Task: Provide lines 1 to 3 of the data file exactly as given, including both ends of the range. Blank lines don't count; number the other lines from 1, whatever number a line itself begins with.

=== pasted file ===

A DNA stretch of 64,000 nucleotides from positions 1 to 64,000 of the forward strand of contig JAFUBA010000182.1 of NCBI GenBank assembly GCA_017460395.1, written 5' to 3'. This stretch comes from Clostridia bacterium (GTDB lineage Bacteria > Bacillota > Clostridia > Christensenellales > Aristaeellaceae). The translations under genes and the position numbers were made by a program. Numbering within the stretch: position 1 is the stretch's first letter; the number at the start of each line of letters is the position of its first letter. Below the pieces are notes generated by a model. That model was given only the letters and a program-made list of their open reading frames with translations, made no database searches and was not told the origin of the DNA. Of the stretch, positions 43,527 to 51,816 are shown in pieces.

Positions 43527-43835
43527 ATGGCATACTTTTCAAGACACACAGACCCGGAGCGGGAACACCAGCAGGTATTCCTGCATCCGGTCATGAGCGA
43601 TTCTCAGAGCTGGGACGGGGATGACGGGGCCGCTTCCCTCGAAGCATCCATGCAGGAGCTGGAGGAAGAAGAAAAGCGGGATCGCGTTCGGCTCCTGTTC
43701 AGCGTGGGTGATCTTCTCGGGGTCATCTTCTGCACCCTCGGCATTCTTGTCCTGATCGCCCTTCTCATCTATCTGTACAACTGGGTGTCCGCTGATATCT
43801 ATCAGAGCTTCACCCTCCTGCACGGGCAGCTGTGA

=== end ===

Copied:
A DNA stretch of 64,000 nucleotides from positions 1 to 64,000 of the forward strand of contig JAFUBA010000182.1 of NCBI GenBank assembly GCA_017460395.1, written 5' to 3'. This stretch comes from Clostridia bacterium (GTDB lineage Bacteria > Bacillota > Clostridia > Christensenellales > Aristaeellaceae). The translations under genes and the position numbers were made by a program. Numbering within the stretch: position 1 is the stretch's first letter; the number at the start of each line of letters is the position of its first letter. Below the pieces are notes generated by a model. That model was given only the letters and a program-made list of their open reading frames with translations, made no database searches and was not told the origin of the DNA. Of the stretch, positions 43,527 to 51,816 are shown in pieces.

Positions 43527-43835
43527 ATGGCATACTTTTCAAGACACACAGACCCGGAGCGGGAACACCAGCAGGTATTCCTGCATCCGGTCATGAGCGA